"Where the Chevalier Saint George, or, as he was termed, the Old Pretender, held his exiled court, as his situation compelled him to shift his place of residence.

Letter.t. For it may be observed in passing, that instead of those mail-coaches, by means of which every mechanic at his sixpenny club may nightly learn from twenty contradictory channels the yesterday's news of the capital, a weekly st brought, in those days, to Waverleyonour, a Weekly Intelligencer, which, after it had gratified Sir Everard's curiosity, his sister's, and that of his aged butler, was regularly transferred from the Hall to the Rectory, from . the Rectory to Squire Stubbs' at the Grange, s. from the Squire to the Baronet's steward at his neat white house on the heath, from the steward to the bailiff, and from him through a huge circle of honest dames and gaffers, by whose hard and horny hands it was generally worn to pieces in about a month after its arrival. This slow succession of intelligence was of some advantage to Richard Waverley in the case before us; for, had the sum total of his enormities reached the ears of Sir Everard at once, there can be no doubt that the new commissioner would have had little reason to pique himself on the success of his politics. '. Baronet, although the mildest of human beings, was not without sensitive points in his character; his brother's conduct had wounded these deeply; the Waverley estate was fettered by no entail (for it had never entered into the head of any of its former possessors that one of their progeny could be guilty of the atrocities laid by Dyer's Letter to the door of Richard), and if it had, the marriage of the proprietor might have been fatal to a collateral heir. These various ideas floated through the brain of Sir Everard, without, however, producing any determined conclusion. . He examined the tree of his genealogy, which, emblazoned with many an £ mark of honour and heroic achievement, hung upon the well-varnished wainscot of his hall. e nearest descendants of Sir Hildebrand Waverley, failing those of his eldest son Wilfred, of whom Sir Everard and his brother were the only representatives, were, as this honoured register informed him (and, indeed, as he himself well knew), the Waverleys of Highley Park, com. Hants; with whom the main branch, or rather stock, of the house had renounced all connexion, since the great lawsuit in 1670. This degenerate scion had committed a farther offence against the head and source of their gentility, by the intermarriage of their representative with Judith, heiress of Oliver Bradshawe, of Highley Park, whose arms, the same with those of Bradshawe, the regicide, they had quartered with the ancient coat of Waverley. These offences, however, had vanished from Sir Everard's recollection in the heat of his resentment; and had Lawyer Clippurse, for whom his groom was despatched express, arrived but an hour earlier, he might have had the benefit of drawing a new settlement of the lordship and manor of Waverley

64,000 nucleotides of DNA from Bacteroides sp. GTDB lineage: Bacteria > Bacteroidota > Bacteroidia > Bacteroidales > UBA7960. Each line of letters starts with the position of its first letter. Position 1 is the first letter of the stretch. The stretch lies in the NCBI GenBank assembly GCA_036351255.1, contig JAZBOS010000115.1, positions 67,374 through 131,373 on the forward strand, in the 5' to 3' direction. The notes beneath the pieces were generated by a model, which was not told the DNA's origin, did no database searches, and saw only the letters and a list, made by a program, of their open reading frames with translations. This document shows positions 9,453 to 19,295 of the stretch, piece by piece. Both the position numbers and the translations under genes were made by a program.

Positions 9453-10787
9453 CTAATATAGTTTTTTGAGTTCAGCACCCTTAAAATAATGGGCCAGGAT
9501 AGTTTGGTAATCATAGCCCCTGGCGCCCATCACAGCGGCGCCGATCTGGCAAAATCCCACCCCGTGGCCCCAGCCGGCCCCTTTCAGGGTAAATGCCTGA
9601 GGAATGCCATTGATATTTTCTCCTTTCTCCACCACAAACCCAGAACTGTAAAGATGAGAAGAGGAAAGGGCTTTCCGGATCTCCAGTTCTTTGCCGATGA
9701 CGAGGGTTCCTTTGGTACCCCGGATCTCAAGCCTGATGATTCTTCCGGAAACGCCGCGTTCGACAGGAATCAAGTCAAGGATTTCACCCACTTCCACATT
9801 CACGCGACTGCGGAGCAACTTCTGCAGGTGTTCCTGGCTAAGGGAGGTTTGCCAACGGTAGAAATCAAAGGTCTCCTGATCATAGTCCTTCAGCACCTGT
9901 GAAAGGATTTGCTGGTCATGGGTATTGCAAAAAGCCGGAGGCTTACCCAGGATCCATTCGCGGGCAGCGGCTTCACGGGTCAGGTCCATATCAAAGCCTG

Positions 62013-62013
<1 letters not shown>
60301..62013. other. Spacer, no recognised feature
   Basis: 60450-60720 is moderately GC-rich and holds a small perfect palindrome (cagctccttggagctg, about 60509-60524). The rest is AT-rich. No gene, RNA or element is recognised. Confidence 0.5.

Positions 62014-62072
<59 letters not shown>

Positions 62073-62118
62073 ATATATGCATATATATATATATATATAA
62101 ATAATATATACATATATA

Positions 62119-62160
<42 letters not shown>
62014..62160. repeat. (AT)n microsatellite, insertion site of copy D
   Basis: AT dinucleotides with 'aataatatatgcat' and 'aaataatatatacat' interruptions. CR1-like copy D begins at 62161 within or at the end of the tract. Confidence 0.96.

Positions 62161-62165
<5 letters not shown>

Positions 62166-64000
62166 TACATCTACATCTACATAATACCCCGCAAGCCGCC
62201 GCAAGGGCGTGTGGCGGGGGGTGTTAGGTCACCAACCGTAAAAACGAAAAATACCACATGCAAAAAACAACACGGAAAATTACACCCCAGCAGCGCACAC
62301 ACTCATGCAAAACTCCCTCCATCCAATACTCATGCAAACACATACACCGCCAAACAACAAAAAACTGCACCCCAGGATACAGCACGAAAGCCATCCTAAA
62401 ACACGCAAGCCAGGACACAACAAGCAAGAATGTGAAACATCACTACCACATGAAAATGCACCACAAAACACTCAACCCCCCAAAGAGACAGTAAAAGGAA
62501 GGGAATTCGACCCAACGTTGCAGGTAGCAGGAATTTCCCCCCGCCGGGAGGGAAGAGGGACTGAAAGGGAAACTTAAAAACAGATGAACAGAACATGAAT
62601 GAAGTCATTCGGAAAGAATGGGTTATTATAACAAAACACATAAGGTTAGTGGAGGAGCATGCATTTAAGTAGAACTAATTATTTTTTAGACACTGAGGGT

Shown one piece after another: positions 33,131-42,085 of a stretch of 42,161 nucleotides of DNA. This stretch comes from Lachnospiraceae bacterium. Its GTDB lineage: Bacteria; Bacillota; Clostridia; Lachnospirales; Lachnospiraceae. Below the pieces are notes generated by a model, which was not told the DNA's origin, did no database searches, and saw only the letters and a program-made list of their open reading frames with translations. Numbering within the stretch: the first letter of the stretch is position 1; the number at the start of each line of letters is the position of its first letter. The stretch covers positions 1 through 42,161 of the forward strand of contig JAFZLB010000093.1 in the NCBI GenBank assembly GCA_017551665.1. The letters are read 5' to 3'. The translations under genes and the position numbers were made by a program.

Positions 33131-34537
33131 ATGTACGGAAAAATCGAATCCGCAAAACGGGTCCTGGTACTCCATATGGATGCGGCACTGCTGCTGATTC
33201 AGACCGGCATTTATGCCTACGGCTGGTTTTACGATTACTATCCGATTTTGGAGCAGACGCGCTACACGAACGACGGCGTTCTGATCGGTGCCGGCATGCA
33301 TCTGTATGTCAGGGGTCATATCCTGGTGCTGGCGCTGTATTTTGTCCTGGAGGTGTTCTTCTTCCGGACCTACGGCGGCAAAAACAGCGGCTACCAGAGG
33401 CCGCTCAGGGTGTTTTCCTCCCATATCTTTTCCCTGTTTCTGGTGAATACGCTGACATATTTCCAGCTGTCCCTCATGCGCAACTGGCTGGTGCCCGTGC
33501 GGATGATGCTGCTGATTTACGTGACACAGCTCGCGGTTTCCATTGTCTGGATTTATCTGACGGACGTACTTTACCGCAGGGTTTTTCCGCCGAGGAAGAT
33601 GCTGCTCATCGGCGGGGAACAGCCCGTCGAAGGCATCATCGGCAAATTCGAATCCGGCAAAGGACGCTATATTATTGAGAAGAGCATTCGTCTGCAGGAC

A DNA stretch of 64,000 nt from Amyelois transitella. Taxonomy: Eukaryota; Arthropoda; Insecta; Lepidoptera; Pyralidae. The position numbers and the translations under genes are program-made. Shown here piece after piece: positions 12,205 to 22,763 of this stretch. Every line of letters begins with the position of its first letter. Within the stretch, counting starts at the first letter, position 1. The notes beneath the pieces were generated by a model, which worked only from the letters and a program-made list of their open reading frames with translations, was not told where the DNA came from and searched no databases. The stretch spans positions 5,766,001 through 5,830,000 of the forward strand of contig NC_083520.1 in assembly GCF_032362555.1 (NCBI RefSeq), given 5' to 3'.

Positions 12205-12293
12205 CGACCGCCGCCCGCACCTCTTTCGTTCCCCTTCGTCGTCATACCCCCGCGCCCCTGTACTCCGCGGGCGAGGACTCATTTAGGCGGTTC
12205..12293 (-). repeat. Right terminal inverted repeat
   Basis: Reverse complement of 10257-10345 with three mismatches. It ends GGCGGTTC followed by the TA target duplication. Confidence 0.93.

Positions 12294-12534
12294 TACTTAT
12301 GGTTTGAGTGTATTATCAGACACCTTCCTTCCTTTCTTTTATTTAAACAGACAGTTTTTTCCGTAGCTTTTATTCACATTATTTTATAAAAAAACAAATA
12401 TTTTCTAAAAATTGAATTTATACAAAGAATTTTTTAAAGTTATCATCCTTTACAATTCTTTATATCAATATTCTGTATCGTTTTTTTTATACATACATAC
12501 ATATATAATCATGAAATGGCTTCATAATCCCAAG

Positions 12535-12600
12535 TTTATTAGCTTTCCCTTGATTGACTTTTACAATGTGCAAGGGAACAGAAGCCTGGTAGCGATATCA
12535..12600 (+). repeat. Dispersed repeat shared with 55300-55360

t Long the oracle of the country gentlemen of the high Tory party. The ancient News-Letter was written in manuscript and copied by clerks, who addressed the copies to the subscribers. The politician by whom they were compiled picked up his £ at coffee-houses, and often pleaded for an additional gratuity, in consideration of the extra expense attached to frequenting such places of fashionable resort.